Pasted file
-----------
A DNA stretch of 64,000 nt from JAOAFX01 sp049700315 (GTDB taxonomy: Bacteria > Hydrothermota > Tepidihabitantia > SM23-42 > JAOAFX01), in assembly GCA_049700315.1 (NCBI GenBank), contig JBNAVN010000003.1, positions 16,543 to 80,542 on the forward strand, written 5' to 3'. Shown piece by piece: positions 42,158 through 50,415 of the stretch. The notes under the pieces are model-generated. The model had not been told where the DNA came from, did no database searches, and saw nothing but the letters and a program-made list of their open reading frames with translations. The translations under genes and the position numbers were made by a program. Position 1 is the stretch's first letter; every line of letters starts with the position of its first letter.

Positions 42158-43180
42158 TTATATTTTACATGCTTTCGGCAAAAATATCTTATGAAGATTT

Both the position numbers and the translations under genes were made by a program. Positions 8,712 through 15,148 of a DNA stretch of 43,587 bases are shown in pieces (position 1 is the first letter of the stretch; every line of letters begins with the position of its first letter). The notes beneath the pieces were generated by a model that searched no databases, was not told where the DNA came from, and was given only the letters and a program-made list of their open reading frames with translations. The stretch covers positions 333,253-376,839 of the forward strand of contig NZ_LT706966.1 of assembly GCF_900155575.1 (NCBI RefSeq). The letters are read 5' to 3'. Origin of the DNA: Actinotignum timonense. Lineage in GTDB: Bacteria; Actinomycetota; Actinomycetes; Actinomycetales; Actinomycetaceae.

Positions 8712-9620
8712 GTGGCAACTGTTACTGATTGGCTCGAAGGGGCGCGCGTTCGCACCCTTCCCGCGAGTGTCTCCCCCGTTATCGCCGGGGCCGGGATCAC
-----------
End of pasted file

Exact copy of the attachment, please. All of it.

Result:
A DNA stretch of 64,000 nt from JAOAFX01 sp049700315 (GTDB taxonomy: Bacteria > Hydrothermota > Tepidihabitantia > SM23-42 > JAOAFX01), in assembly GCA_049700315.1 (NCBI GenBank), contig JBNAVN010000003.1, positions 16,543 to 80,542 on the forward strand, written 5' to 3'. Shown piece by piece: positions 42,158 through 50,415 of the stretch. The notes under the pieces are model-generated. The model had not been told where the DNA came from, did no database searches, and saw nothing but the letters and a program-made list of their open reading frames with translations. The translations under genes and the position numbers were made by a program. Position 1 is the stretch's first letter; every line of letters starts with the position of its first letter.

Positions 42158-43180
42158 TTATATTTTACATGCTTTCGGCAAAAATATCTTATGAAGATTT

Both the position numbers and the translations under genes were made by a program. Positions 8,712 through 15,148 of a DNA stretch of 43,587 bases are shown in pieces (position 1 is the first letter of the stretch; every line of letters begins with the position of its first letter). The notes beneath the pieces were generated by a model that searched no databases, was not told where the DNA came from, and was given only the letters and a program-made list of their open reading frames with translations. The stretch covers positions 333,253-376,839 of the forward strand of contig NZ_LT706966.1 of assembly GCF_900155575.1 (NCBI RefSeq). The letters are read 5' to 3'. Origin of the DNA: Actinotignum timonense. Lineage in GTDB: Bacteria; Actinomycetota; Actinomycetes; Actinomycetales; Actinomycetaceae.

Positions 8712-9620
8712 GTGGCAACTGTTACTGATTGGCTCGAAGGGGCGCGCGTTCGCACCCTTCCCGCGAGTGTCTCCCCCGTTATCGCCGGGGCCGGGATCAC